Spring Birds of the American Southwest

March and April, 2022

The Goddard spent the fall and winter of 2021-2022 in New Mexico and then Arizona, and in the spring we headed back north to visit Colorado for a while. Spring is a great time to watch birds: they’re very active as they gather material for nests and later find food for their fledglings. Leaves on trees also begin to emerge as the weather warms up, which I was to discover makes photographing birds much more difficult than in the fall and winter.

Here are some birds we saw doing their spring thing in Arizona, New Mexico, and Colorado.

Holbrook, Arizona

Our campground in Holbrook was next to a residential area, which doesn’t happen very often because usually campgrounds are on the outskirts of towns. It gave us a chance to walk by houses and see birds perched in the trees.

This female house finch was busy gathering materials for a nest at our campground in Hollbrook. Finches have really pretty songs, and they’re enjoyable to listen to in the morning. House finches are an interesting story: they’re native to the American southwest and Mexico, but profiteers captured some finches in the 1940s and attempted to sell them as “Hollywood finches” to bird enthusiasts in New York City. Rather than face prosecution for violating a federal law regarding migratory birds, the people released the finches into the wild and the birds established themselves on the U.S. east coast. In the ensuing years, they’ve moved both east (from the southwest) and west (from the east coast) to be found across nearly the entire country.
Here is the mate of the house finch, watching the sunrise the same morning. I’m sure he later helped build the nest, too. The reddish coloration of male house finches changes with the seasons and is dependent on the birds’ diets; as you’ll see, some male house finches are redder than others. For their size, finches have some powerful beaks.
This is a very common bird, the house sparrow, but it’s a very pretty one all the same. Mornings are a great time to take photographs of birds because the sun is low in the sky to provide dramatic lighting, and the birds themselves are fairly active.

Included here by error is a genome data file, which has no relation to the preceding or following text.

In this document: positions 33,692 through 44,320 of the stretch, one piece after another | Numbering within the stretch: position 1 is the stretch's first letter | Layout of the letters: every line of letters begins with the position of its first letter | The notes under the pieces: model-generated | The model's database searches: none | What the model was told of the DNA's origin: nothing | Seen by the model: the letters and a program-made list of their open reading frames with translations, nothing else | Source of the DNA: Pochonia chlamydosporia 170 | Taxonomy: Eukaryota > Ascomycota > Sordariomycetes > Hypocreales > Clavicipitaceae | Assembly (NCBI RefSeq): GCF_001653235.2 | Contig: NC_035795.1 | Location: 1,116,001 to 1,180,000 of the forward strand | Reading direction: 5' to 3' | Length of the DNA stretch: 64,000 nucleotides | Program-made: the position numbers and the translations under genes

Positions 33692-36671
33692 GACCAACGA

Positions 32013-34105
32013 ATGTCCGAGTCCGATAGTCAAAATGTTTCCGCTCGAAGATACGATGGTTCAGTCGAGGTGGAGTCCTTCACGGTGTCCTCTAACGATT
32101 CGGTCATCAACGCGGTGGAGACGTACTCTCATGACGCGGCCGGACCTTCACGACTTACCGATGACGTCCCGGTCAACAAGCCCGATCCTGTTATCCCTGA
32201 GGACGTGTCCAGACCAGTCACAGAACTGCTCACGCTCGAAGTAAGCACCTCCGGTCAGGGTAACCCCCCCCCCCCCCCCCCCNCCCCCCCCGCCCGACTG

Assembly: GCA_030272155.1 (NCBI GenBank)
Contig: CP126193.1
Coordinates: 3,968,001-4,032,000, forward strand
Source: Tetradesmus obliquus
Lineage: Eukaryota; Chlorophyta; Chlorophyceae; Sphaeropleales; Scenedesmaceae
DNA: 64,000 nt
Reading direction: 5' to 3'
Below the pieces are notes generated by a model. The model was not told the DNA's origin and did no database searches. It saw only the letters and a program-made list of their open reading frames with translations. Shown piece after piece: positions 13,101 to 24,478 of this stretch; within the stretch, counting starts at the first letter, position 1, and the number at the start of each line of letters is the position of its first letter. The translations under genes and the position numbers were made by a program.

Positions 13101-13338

Grants, New Mexico

The campground at which we stayed in Grants, New Mexico, at the end of March had an adjacent walking trail that wound through a lava field. A relatively recent volcanic eruption, perhaps only 4,000 to 5,000 years ago, produced the black basaltic rock that is everywhere around Grants. The campground’s trail attracted a lot of birds that perched on the trees and shrubs within the lava field, including this female white-crowned sparrow that was singing a pretty song one morning. It was the fifth species of sparrow I’d seen during our stays in New Mexico and Arizona. We really enjoyed this trail, which also provided great views of the surrounding mountains. A national monument, El Malpais (Spanish for “the badlands”) is very near Grants, and we look forward to visiting it in the future.
Here’s the other male house finch I alluded to earlier. Dunno what he’s eating to get all of that red coloration, but he’s definitely the reddest finch I’ve ever seen. This was in the campground at Grants; I have a bunch of photos of different birds perched on different types of water valves at campgrounds, for some reason.

Albuquerque, New Mexico

Our next stop on our return north was Albuquerque, which Nancy and I really enjoy visiting. There’s a lot to see and do there, and plenty of great Mexican restaurants and grocery stores to enjoy.

We returned to Albuquerque’s excellent Botanic Garden at the city’s BioPark, which also has a zoo and aquarium situated along the Rio Grande near downtown. In early April the garden had thousands of blooming bulbs, including daffodils, tulips, crocus, and others, as well as a lot of neat birds. This is a male white-crowned sparrow; compare him to the pretty female white-crowned sparrow from the Grants lava field, two photos above. This guy was hunting for bugs on one of the garden’s trails.
We watched this mountain bluebird bring a grub to its nest in a tree near the Botanic Garden’s farmstead exhibit. I really like the hue of blue, which contrasts nicely with their rusty chests, on these birds.